Since there is less than one hour to go until the Twitter Trolliday, and since there hasn’t yet been enough blood, brain cells, and digital ink spilt over the matter, I thought I’d add my (not even fully-formed-yet) view.
First off I’d like to berate Tumblr for their terrible iOS web app. It seems there will be no footnotes, inline links, and all of the other bells and whistles that I like to add to my posts to make I look like I have something interesting or important to say.
I think the main point that has been missed is that what these abusers [NB autocorrected to subset - how prescient] want is a reaction. Whether you take part or not, by talking about this at all we’re legitimising their actions and giving them a huge ego boost. They don’t care whether you’re going to shut up or shout back - all they see is your anger or hurt at being targeted.
My own view is that the best thing to do is to give them literally no spotlight. No RTs, no replies, no public complaints online. If you believe a tweet to be illegal (eg a direct threat or part of a larger harassment) then pass it along to the police. Perhaps to aid this someone like Hollaback! or The F Word could start a support network for those affected. By this I mean that people shouldn’t be made to feel alone or stigmatised for being the victim of gendered (or otherwise) attacks.
I think that it’s a shame to resort to this as I’ve debated people on Facebook that initially started by trolling, but by the end we had exchanged viewpoints cordially. Whilst neither of us changed our outlook we both left better for it. However, the alternative is that you take every bullying, arrogant, knee-jerk adolescent (mind) seriously. This takes our best people and hardens them, turning them into the cynical husk of what they were before. Too many good writers have been driven away by mobs descending upon them. I only deal with this in comment threads (indirectly and in a lesser scale) but it has put me off comments and engagement for good. I have no idea how it must feel to be even minimally well-known.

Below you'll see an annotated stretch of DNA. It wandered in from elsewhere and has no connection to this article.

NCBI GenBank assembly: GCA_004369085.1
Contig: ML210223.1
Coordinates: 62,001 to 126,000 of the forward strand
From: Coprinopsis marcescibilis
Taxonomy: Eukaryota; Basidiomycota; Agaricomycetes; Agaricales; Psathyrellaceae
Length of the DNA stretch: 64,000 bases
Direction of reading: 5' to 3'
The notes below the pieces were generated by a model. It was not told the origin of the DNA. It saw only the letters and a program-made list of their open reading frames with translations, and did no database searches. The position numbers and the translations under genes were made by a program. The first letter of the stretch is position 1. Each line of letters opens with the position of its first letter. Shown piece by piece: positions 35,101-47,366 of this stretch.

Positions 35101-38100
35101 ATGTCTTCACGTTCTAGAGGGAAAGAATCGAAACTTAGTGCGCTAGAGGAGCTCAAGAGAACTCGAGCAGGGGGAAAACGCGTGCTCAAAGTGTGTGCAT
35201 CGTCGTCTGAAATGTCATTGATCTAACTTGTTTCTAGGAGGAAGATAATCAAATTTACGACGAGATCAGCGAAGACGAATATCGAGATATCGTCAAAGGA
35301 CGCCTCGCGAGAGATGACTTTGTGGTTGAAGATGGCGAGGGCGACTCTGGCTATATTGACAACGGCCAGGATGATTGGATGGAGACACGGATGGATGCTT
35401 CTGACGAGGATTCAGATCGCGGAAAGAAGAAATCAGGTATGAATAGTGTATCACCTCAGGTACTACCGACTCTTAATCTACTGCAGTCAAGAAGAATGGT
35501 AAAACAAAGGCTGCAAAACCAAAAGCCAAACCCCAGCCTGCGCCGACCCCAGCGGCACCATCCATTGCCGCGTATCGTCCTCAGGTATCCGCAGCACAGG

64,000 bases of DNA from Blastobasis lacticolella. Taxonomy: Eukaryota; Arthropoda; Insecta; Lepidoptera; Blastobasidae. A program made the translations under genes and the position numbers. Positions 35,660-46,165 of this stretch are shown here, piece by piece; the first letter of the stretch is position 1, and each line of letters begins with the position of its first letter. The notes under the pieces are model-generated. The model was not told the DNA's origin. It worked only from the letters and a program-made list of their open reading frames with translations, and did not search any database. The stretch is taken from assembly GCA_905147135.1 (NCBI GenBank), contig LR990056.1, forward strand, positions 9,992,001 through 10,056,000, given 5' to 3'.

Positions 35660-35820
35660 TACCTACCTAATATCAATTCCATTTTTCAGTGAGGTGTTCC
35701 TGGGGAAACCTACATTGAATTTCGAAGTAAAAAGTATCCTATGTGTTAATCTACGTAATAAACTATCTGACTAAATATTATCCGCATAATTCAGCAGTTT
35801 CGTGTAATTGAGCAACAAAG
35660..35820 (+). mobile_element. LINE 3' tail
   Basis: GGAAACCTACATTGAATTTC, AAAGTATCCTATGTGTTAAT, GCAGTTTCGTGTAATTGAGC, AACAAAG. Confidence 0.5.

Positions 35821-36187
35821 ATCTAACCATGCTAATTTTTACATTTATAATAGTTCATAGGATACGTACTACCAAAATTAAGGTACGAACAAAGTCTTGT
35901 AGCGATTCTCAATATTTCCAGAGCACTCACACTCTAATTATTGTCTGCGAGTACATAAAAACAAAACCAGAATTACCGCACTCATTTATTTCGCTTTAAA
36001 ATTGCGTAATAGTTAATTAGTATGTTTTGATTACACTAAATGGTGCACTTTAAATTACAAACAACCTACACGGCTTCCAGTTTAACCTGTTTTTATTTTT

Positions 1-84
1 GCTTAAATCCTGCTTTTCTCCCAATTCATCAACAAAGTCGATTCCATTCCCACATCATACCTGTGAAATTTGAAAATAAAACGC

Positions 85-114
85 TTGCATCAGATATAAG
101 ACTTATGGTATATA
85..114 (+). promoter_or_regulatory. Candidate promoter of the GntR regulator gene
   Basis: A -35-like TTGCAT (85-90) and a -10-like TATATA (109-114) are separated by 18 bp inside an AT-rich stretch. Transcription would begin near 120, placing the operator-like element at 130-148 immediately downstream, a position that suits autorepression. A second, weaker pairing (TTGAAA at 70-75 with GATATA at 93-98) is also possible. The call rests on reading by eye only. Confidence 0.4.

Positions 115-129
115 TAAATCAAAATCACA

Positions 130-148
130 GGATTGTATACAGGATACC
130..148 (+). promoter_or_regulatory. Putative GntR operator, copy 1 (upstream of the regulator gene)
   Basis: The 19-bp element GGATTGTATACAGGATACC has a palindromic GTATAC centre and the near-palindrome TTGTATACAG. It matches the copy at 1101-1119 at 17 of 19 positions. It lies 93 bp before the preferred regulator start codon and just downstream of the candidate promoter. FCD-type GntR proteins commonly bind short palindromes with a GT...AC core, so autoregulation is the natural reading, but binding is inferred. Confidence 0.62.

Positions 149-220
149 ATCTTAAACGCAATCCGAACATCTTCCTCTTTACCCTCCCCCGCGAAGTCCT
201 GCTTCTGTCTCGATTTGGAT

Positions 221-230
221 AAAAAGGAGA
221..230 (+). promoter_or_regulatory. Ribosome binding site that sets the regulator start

This leads me (rather badly) onto something that has bothered me for a long time. Whilst anono-knobs attacking you must be bad, worst must be the in-group slanging. This is always a variation of the “No true Scotsman” fallacy. For example, I’m vehemently anti-porn and anti-Page 3. I also consider myself a feminist or an ally, whichever it is that (you personally) will allow men to be. These are already two highly controversial issues that face feminism, with people on both sides unaccepting of the idea that the other viewpoint has any legitimacy. For my take on this, see the end of The Simpsons episode ‘The Father, the Son, and the Holy Guest Star.’ Far too often this results in schisms in the movement, taking our power and giving it to those that are really against us. And I know: all sides are as bad as one another. This really is one of those “I don’t care who started it.” moments. We need to remember that we have far more in common (whilst we believe in equality for all) than we ever will with those that oppose us. We should start acting that way. Heated debate is good as long as we listen to each other. When we start attacking our own side we all lose.
Usual caveats apply to this post: it’s all largely gushed out from my brain slowly into Tumblr, so it’s probably as incoherent as when I talk in my sleep. Also as I’m writing on my phone I’ve probably missed a load of points that I wanted to make but my thumbs just can’t keep up. That’ll be why the writing is so rough, I’m sure.